by Tom Ring
March 30, 2016
How did the National Shipbuilding Procurement Strategy end up where it is?
Much has been written recently about the NSPS — not much of it favourable. Readers tend to come away with the impression that Canada embarked on a $35-$50 billion endeavour that is doomed to fail. Behind schedule … already. Over-budget … already.
To be sure, any initiative that has the goals and ambitions of a program such as NSPS ought to be subject to considerable scrutiny. Healthy debate on matters of important public policy is vital to any democracy. But with several observers and pundits clamouring for the initiative to be completely scrapped, we should take the time now to examine where we are and whether the program really is failing to meet its objectives.
A detailed analysis recently published by the Canadian Global Affairs Institute tries to do just that. Of course, the NSPS faces considerable challenges — as you’d expect with a program of this size and scope. Criticisms of the program tend to fall into three categories: that nothing has been delivered; that project budgets are exploding and; that the partnership agreement with the two chosen shipyards is a badly-flawed deal for Canada.
Let’s start with the first criticism. No ships yet, it’s true — but construction is well underway (in fact, Seaspan started work today on the second Offshore Fishery Science Vessel for the Canadian Coast Guard at Vancouver Shipyards).
However, the first objective of NSPS was the revitalization of the shipbuilding industry in Canada. With almost $600 million invested in two shipyards, at no cost to taxpayers, Canada now has state-of-the-art shipbuilding facilities on either coast that will provide careers for thousands of workers for decades.
Second criticism: We can build the ships cheaper offshore. This assertion has the benefit of being possibly true — but in the absence of a mature vessel design, it’s absolutely unprovable. Given the size of the program, taxpayers should expect that any vessels we build are built with value-for-money in mind — while keeping the investment in Canada. That, by the way, is what virtually every other country would do. True, project budgets have grown, as we should expect with the passage of a decade or more since project conception. But construction estimates are independently verified, as are the shipyards themselves, to assess their efficiency against a world standard.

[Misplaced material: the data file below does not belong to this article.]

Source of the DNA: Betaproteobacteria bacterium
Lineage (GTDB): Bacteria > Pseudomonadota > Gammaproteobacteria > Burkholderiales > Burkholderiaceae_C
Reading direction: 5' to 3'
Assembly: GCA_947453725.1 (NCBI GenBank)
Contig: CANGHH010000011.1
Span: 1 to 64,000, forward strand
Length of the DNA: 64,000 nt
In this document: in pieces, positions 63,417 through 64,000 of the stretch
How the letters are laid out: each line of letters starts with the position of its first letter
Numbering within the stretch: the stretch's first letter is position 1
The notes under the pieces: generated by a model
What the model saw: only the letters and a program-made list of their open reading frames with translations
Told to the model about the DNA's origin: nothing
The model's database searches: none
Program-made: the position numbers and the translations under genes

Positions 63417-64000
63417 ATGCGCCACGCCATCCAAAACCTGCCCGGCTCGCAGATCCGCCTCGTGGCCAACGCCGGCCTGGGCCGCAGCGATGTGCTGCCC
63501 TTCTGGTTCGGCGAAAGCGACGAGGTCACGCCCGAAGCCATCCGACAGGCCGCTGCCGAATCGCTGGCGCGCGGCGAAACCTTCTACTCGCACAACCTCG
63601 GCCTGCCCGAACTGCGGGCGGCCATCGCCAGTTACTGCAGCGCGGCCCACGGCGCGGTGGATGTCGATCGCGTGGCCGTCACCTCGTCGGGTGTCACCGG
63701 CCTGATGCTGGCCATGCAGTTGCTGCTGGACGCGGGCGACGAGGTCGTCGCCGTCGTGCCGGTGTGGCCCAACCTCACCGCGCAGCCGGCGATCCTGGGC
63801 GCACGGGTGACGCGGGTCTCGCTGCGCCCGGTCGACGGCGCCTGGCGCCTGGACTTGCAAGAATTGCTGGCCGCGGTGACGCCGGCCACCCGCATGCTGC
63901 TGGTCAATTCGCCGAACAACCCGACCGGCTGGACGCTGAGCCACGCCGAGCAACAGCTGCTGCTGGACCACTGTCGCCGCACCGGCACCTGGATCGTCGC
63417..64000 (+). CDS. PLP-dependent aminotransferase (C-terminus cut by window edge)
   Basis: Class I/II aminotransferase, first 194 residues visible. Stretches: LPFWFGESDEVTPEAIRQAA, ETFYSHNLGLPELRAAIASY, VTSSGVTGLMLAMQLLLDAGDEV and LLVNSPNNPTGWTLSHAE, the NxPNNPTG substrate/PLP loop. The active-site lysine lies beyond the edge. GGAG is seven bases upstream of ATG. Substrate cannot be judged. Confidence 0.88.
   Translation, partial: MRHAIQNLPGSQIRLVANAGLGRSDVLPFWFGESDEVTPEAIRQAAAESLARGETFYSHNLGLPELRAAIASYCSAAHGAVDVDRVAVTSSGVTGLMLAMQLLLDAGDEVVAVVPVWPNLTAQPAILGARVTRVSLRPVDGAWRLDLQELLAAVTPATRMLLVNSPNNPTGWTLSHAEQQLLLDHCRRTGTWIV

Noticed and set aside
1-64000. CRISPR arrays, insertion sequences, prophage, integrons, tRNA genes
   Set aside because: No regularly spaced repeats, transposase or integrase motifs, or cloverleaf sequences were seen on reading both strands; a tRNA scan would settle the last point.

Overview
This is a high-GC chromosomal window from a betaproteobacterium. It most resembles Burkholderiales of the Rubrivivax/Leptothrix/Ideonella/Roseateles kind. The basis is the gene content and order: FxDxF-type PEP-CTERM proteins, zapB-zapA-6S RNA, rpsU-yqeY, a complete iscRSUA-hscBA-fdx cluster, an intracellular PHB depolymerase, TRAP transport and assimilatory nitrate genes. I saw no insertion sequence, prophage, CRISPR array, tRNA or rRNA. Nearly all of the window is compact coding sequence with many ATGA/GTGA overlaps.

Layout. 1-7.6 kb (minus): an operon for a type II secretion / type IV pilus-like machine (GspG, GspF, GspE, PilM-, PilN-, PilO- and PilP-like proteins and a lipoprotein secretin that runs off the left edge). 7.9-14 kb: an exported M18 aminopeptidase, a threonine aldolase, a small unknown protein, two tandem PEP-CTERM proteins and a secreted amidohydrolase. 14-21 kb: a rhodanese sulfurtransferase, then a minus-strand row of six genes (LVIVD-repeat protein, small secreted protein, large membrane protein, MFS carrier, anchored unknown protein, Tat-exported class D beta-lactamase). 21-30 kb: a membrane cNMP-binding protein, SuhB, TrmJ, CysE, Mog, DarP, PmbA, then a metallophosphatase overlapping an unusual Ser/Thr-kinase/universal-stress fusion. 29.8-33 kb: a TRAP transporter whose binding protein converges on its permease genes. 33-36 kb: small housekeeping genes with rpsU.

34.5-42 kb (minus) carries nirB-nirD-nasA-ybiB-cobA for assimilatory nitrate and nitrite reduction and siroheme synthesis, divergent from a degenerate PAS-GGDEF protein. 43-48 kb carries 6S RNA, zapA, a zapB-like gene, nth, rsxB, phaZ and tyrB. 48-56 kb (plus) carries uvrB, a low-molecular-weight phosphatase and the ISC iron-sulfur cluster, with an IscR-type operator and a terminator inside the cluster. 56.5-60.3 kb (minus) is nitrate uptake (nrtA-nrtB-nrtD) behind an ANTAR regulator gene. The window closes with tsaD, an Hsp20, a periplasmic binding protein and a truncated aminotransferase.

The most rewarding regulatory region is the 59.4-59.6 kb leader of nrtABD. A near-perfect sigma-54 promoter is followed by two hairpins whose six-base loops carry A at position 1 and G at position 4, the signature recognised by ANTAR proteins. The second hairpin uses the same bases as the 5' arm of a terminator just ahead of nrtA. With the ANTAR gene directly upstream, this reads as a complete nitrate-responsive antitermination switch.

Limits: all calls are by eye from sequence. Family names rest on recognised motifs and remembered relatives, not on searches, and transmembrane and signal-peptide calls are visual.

Third criticism: The partnership agreement is flawed. Many such criticisms may have an element of self-interest behind them. When the auditor general examined the program in 2013, after the Strategic Partnership Agreements were signed, he found no such fatal flaw. The agreements must, however, be carefully managed continually over the life of the program to ensure that there is equal sharing of both risk and reward. Public debate — and even criticism — should be welcomed, as it helps us find the appropriate balance.
The NSPS is a 25-plus-year undertaking that aims to rebuild both Canada’s shipbuilding capacity and Canada’s Navy and Coast Guard, in a way that delivers maximum economic benefits to Canada for the money being spent. Any objective assessment of the program will conclude that it’s far too soon to listen to the doomsayer conclusions offered by those with an interest in doing things a different way.
One final thought. In its recently released Defence White Paper, the Australian government announced a shipbuilding strategy that, for all the world, looks just like the NSPS.
Tom Ring is a Senior Fellow at the University of Ottawa’s Graduate School of Public and International Affairs and the former assistant deputy minister, acquisitions, at Public Works and Government Services Canada.